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The "Skip Links" Lesson is part of the full, Website Accessibility, v2 course featured in this preview video. Here's what you'd learn in this lesson:

Jon discusses skip links and how they can be used to help users skip over large headers and navigation to jump to the main content by hitting tab. How to make a skip link and the WebAIM recommendations are also covered in this segment.


Transcript from the "Skip Links" Lesson

>> Next thing that we can do, it's a kind of an advanced technique that can really help people, are called skip links. And so the idea here being that if you think about most sites, the way they're structured, there's a really large navigation that remains ultimately the same on every single page, right?

Home, About, this, that, the other thing, and then you have your actual content under it. And so, when we're thinking about keyboard only users, we can start thinking about, that's gonna get a little bit old if, let's say, so you have 20 nav items, like you're a news site.

Every single page they hit, they'll have to hit Tab 21 times before there'll be able to get to the real content. And so we do this kind of fun technique called a skip link and I've got a couple of pictures of them. So if you go to and you hit Tab, you'll get this blue button that appears kinda out of nowhere and says skip to content.

Similarly, on the, if you hit Tab, you'll get this button that appears and says skip to content. And so the basic idea with a skip link is, you make an anchor and you put skip to content or whatever you want in the body of that anchor. You prepend it to the body of your websites, you stick it at the very, very beginning, you can either do that with JavaScript or just put it in the HTML if you have a vanilla HTML website.

You make it visually hidden like we did in the second lesson. And then with CSS, you give it a focused state that makes it visually not hidden anymore. And so, since it's an anchor, it's tabbable, sighted users will not see it because it's visually hidden. When you hit Tab, it is at the beginning of your website, so it's the very first thing that gets focused.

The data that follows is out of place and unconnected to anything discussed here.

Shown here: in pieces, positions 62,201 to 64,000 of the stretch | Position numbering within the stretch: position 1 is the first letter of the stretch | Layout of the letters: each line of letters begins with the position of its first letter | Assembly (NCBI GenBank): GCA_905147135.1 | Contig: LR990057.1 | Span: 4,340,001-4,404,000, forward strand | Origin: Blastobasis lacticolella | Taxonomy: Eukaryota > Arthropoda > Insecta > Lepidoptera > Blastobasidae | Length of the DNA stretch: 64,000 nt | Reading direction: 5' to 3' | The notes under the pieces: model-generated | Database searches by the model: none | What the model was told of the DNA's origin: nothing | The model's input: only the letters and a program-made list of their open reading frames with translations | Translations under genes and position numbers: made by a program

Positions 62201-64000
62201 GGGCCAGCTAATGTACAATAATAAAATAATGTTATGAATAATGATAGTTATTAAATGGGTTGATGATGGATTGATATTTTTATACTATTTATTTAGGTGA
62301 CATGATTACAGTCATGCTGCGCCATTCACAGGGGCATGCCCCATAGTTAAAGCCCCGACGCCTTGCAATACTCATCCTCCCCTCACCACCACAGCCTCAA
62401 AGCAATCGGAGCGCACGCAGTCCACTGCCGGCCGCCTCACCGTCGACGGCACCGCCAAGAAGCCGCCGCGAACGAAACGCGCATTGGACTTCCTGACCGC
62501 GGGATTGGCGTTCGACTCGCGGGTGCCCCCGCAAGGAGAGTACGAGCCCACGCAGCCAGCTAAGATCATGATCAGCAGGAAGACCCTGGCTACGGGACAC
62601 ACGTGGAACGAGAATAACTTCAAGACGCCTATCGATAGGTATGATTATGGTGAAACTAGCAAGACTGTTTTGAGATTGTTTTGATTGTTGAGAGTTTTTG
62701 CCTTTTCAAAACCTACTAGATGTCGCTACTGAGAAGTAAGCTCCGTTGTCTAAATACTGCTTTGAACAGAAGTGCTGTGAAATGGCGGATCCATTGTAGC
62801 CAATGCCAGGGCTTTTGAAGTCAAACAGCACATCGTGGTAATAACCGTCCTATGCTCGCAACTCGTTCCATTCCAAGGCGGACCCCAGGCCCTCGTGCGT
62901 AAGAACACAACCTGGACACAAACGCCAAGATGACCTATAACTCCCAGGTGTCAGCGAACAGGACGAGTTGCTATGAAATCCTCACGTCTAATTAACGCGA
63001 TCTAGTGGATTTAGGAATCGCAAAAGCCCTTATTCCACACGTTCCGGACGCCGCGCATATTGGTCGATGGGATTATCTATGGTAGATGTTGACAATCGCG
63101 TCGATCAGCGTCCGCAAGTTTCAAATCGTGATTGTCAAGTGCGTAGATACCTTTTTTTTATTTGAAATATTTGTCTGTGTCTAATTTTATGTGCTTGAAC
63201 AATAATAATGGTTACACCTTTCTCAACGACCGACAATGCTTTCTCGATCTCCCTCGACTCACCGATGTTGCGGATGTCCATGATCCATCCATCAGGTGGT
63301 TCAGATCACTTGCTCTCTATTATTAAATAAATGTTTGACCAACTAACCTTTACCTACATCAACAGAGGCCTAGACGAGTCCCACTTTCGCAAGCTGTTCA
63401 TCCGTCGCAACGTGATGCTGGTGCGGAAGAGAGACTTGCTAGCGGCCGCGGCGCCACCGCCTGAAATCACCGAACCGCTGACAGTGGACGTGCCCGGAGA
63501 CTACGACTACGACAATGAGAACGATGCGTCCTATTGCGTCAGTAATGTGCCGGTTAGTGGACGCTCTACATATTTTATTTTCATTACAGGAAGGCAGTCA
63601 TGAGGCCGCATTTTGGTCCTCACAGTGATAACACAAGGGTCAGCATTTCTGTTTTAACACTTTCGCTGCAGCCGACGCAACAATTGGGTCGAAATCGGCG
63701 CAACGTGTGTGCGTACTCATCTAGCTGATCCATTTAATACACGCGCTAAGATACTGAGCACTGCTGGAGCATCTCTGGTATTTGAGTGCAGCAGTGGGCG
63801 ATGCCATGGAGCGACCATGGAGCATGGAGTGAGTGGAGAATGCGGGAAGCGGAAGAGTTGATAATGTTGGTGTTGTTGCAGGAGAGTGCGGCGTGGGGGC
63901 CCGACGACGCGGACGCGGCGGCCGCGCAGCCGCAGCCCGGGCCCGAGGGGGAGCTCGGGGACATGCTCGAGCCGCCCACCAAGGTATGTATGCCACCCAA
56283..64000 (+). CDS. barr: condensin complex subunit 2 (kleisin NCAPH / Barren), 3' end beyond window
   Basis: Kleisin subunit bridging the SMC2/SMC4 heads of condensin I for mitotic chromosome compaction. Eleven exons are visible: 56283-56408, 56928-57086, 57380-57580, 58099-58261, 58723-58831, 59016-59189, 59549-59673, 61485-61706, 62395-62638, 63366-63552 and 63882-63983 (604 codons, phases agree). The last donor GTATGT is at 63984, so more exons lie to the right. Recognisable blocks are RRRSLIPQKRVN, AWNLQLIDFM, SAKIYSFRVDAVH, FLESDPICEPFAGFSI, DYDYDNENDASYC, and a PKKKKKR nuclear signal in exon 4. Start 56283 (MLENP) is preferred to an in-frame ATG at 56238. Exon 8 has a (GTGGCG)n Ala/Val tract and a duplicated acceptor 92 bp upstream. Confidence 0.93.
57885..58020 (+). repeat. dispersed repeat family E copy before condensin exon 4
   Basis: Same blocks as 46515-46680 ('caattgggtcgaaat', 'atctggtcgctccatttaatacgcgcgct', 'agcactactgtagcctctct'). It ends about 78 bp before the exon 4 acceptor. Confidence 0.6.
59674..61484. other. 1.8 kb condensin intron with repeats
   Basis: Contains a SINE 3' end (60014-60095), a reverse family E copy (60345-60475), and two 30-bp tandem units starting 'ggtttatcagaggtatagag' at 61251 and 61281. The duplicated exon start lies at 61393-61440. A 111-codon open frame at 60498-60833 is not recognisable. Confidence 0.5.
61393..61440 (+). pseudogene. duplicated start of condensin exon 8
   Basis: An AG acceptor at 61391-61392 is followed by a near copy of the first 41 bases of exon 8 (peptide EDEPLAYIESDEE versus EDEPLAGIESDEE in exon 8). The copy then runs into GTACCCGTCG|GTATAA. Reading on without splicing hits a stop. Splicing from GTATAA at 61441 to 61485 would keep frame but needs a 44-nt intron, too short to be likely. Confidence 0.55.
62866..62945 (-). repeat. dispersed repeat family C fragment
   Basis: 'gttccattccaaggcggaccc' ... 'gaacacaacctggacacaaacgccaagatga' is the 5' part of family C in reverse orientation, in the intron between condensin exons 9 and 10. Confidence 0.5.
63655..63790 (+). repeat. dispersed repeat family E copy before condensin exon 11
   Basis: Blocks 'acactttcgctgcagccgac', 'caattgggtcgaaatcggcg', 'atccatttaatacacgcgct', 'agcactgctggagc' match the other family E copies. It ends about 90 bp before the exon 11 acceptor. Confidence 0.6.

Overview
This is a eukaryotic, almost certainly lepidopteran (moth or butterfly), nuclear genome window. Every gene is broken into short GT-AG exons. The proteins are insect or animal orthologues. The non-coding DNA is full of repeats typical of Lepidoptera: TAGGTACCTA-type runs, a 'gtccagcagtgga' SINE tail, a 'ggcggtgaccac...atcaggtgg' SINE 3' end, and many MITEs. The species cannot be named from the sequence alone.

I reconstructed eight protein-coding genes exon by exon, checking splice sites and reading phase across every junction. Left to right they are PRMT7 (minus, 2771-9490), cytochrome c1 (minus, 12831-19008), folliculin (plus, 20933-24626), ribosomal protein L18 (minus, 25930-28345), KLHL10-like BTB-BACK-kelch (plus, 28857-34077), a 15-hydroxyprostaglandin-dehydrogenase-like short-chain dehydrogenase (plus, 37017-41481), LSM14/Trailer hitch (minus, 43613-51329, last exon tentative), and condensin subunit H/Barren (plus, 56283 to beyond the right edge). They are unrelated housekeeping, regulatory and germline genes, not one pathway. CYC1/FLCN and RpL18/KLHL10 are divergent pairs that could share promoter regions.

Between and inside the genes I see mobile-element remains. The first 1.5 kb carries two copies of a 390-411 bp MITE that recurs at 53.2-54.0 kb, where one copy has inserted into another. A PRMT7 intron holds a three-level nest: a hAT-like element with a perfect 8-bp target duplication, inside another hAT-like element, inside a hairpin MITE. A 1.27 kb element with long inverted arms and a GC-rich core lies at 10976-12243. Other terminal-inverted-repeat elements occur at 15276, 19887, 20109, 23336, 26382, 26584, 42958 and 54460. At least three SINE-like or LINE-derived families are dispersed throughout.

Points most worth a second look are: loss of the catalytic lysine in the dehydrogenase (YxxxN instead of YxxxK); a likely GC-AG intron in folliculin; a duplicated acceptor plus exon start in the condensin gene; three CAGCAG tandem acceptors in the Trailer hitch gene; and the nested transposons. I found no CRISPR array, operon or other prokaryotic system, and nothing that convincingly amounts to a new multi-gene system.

And then the very last thing is you want the target of that anchor to be the main content. And the way that you do that is you just give the main content an id and then in your anchor you give it a pound and then whatever the id is.

This is a common technique used for single-page websites where you wanna be able to scroll to places on the page. So you'd have anchor and it'd be anchor href, it'd be like pound Hello, and then under that you'd have like h1 id Hello, and then the anchor that automatically will link to each other.

We'll go through an example of it, but that's the basic idea for a skip link. There's libraries out there that do it, but they're easy to make on your own. And again, the kinda web aim stuff here is that says, to be compliant, you should have a link to skip the navigation and any other page elements that are repeated across all pages, right?

So again, it's not every site but most sites have a nav, you should have something at the beginning that lets people skip right through it. There's also some other stuff around here, which is that page titles should be descriptive, and the navigation of links should be logical, but for right now we're just focusing on skip links as a concept.

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